Underwriting requirements

Hybrid types of policies typically have less strict medical underwriting requirements. It may be easier to qualify for this type of LTC policy than a traditional long-term care policy.

Drawbacks of combo or hybrid life insurance policies

Perks aside, hybrid life insurance policies may not be for everyone. Some notable drawbacks include:


Hybrid life insurance policies are more expensive than standalone long-term care policies. They typically require a large upfront sum or limited annual payments. This could make it difficult for many people to purchase a hybrid policy.

No inflation protection

A hybrid policy offers leverage for benefits, but the LTC benefit amount does not adjust with inflation. Over time as care costs increase, this could reduce the benefit significantly. $100,000 in LTC coverage for seniors that won't need care until 20 years from now may only end up covering several months of care. Some traditional LTC policies offer an inflation rider that increases your benefit every year.

Benefit reduction

Because using LTC benefits reduce your death benefit amount, beneficiaries may not get any life insurance benefits. If you want your heirs to get a guaranteed amount of life insurance, then a hybrid policy may not be for you.

Should you buy a combination life insurance policy?

If you're looking for the best life insurance options for seniors, a hybrid life insurance policy may be worth considering. These policies provide coverage for both life and long-term care expenses, so you can get all of your bases covered in one convenient package. These types of policies offer several advantages, such as protection against the high cost of long-term care, a long-term care policy that offers the most flexibility, and has less strict underwriting requirements. If this sounds good, then a hybrid policy may be right for you. A hybrid policy is also good for people who don't want to lose their premiums,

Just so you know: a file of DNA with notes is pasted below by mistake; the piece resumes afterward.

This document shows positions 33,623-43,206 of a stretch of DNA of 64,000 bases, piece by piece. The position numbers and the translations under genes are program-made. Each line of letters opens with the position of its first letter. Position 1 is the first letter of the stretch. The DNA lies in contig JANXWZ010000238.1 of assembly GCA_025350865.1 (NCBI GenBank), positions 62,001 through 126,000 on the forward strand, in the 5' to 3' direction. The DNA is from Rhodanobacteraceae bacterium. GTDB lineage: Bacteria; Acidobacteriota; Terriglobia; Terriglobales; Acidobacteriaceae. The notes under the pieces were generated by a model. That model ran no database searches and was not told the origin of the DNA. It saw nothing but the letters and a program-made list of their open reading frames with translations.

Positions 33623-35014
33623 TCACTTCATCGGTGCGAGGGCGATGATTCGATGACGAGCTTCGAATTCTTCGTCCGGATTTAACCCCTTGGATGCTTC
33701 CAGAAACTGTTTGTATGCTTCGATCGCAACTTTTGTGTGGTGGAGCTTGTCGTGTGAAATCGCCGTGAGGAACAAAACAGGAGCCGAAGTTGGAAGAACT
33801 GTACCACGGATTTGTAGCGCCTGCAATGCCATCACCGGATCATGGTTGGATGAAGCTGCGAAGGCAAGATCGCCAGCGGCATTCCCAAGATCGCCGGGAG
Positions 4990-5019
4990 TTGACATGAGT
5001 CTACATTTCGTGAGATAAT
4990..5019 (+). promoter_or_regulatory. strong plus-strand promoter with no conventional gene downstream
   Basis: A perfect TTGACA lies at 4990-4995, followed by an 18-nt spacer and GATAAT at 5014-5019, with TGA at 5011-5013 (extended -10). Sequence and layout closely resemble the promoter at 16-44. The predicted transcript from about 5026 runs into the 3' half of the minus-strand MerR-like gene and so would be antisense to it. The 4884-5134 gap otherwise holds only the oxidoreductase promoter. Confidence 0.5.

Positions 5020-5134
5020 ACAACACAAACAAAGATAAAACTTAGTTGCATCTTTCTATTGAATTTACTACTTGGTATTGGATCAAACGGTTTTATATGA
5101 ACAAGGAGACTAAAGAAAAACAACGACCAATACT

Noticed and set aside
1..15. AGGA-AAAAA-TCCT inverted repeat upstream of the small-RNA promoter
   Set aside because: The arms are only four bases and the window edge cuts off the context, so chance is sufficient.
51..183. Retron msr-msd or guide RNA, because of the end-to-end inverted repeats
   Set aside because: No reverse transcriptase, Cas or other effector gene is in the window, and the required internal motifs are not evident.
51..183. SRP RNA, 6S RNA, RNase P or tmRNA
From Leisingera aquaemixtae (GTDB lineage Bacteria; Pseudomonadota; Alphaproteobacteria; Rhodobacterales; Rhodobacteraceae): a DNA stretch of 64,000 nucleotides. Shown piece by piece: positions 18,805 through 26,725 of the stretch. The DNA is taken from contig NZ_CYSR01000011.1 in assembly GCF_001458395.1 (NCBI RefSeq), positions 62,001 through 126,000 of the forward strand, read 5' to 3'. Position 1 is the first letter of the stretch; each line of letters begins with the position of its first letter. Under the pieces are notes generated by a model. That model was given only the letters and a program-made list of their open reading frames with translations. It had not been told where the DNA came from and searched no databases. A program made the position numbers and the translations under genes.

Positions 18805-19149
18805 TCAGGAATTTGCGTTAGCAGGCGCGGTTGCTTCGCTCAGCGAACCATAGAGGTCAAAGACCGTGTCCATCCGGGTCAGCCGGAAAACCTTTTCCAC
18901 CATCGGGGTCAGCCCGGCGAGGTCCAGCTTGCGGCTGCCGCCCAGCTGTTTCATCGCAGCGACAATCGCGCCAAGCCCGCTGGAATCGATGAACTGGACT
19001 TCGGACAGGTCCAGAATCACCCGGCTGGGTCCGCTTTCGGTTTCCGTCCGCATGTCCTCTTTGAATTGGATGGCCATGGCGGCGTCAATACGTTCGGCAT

However, there are also some potential disadvantages to consider, such as the high premium cost and possible reduction in benefits. If you want a guaranteed death benefit amount, then a hybrid policy may not be for you. If you have limited financial resources or prefer a simpler approach, then it may be better to stick with separate policies for life and long-term care needs. Ultimately, it comes down to choosing the best fit for your individual situation. So whether you decide to go with a combo or hybrid policy or stick with separate ones, just make sure that you carefully assess your options and choose the best plan and the best life insurance company for you.


  • Long-term care riders typically provide a set daily or monthly benefit for a specified period of time, while built-in hybrid benefits often cover a percentage of the policy's death benefit. A hybrid life insurance policy is a type of policy that combines features of both life insurance and long-term care insurance.

  • A life insurance policy provides a death benefit payout to your beneficiaries after you die. A long-term care insurance policy provides money to help pay for long-term care services such as in-home care, assisted living, or nursing home facilities.

  • Most life insurance policies offer some form of long-term care coverage, either as an add-on rider or as a built-in hybrid benefit.

  • Adding a LTC rider to your life insurance policy will increase your insurance premium. If you use your long-term care benefits, then your life insurance death benefit may be reduced.

  • A long-term care rider is an add-on to a life insurance policy that provides coverage for a range of long-term care expenses. In addition to providing a death benefit in the event of someone's death, the rider will help cover expenses that may arise as a result of long-term care needs.